This is a lesson learned by many great players over time. Sometimes a little perspective is in order.
“I’ve tried to clean up some wedge work, and I’ve just slowly learned that the best wedge player in the world will never be the best driver for certain reasons,’’ said Schauffele, who tied for 18th at the Saudi tournament. “I think it’s a bonus that I understand those things now. It’s just tricky to try and do it all, I guess.
“I’ve got to realize that what I had was good enough before, and if I can kind of sort of slowly get better at it. .. I tried to do a hard set on trying to be a better wedge player and it sort of leaked into my driving game and my long iron ability. I’m still young and trying to figure it out slowly.’’
The good news for Schauffele: he made this discovery while remaining a top-10 player in the world.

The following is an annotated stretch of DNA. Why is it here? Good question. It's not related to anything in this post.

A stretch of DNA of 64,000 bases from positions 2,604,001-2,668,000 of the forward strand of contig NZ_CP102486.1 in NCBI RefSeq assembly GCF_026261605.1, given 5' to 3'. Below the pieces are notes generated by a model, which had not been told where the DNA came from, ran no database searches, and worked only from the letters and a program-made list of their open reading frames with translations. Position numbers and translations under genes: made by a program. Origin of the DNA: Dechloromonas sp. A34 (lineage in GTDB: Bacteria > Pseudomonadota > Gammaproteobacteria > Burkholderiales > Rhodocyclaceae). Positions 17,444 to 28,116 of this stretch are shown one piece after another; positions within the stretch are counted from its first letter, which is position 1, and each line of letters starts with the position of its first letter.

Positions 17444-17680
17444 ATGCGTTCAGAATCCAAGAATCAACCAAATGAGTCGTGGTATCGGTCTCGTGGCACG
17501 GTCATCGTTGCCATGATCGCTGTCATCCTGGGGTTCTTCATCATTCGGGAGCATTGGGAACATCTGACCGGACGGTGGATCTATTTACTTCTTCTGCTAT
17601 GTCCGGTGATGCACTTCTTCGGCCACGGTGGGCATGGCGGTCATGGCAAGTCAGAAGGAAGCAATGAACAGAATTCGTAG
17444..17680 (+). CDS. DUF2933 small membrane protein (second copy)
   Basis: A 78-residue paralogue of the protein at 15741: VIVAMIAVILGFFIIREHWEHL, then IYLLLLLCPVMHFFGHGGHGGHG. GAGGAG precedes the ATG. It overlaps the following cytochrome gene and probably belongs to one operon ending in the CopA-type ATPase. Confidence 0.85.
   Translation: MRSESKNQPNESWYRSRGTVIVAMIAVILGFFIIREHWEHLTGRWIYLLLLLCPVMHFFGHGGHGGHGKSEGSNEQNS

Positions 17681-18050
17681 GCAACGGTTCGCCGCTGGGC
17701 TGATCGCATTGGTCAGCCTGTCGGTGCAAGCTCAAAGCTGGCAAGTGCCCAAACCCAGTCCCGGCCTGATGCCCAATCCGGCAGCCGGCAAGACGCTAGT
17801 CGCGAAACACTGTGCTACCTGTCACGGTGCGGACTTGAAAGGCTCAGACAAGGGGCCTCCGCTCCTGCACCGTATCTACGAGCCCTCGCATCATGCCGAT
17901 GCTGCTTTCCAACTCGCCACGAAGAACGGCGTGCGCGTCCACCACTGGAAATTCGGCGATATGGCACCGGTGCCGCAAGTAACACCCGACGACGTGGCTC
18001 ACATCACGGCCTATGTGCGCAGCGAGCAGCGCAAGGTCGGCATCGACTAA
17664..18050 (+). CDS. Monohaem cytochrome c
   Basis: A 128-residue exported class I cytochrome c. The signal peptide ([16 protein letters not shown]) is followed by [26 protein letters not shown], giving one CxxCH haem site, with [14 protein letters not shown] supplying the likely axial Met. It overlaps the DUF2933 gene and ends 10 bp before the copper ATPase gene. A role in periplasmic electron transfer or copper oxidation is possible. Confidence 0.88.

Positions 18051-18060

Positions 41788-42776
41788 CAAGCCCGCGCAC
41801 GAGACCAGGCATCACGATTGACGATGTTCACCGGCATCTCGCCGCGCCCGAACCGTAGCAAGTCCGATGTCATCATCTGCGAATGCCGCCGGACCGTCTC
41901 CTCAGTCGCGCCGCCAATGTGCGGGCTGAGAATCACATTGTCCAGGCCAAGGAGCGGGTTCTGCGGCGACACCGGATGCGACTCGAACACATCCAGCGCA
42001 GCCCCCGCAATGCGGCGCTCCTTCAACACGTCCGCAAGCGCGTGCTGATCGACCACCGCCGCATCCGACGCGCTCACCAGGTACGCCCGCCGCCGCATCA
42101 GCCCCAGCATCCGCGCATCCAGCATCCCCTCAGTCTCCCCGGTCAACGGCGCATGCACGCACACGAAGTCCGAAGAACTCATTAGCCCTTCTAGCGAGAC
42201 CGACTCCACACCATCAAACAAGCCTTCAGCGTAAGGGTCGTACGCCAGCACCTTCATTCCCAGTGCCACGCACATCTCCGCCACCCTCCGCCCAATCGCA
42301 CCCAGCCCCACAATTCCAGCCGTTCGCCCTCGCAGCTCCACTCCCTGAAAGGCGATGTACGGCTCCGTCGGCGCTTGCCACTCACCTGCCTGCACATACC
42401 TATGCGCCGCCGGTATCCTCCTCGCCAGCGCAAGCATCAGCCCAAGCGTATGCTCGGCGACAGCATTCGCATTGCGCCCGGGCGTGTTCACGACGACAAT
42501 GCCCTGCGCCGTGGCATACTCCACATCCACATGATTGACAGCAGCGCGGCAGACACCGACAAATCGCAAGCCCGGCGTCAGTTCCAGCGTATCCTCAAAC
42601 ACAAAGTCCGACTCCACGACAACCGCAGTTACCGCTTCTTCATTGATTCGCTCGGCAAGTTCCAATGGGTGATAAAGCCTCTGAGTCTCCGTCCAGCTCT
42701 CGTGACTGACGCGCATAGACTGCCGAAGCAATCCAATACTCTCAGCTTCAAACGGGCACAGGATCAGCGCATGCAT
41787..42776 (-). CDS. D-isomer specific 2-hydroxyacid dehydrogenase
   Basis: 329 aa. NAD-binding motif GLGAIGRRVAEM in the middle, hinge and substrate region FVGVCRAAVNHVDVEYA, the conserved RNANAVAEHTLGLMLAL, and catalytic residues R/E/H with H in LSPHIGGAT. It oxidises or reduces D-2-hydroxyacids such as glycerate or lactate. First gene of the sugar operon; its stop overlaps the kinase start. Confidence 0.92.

The Masters countdown
The Masters is 59 days away and 89 players have qualified for the tournament, which begins April 7. The most recent are Hudson Swafford, who won the American Express Championship; Luke List, who won the Farmers Insurance Open; Tom Hoge, Sunday’s winner at Pebble Beach; and amateur Aaron Jarvis, who won the Latin America Amateur Championship.
That number includes past champion Tiger Woods, whose status for the tournament seems unlikely.
There are eight more PGA Tour events through the Valero Texas Open that provide an opportunity to get in with a win. There are also the top 50 in the Official World Ranking as of March 28 who will receive invitations if not otherwise in the field.
The social posts that mattered
From Collin Morikawa, who turned 25 on Sunday:
Bubba Watson after finishing second to Harold Varner at the Saudi International:
Brooks Koepka, responding to Phil Mickelson’s comments about the PGA Tour and its obnoxious greed.
Bryson DeChambeau, responding to a (London) Daily Mail report that he has been offered more than $100-million to play the tour being run by Greg Norman:
Some notables to watch this week in Phoenix
A strong field is set to take part in the WM Phoenix Open, where six of the top 10, 14 of the top 20 and 25 of the top 50 in the world are entered.
Jon Rahm, Patrick Cantlay, Justin Thomas, Viktor Hovland, Hideki Matsuyama and defending champion Brooks Koepka are among the players who will be at TPC Scottsdale.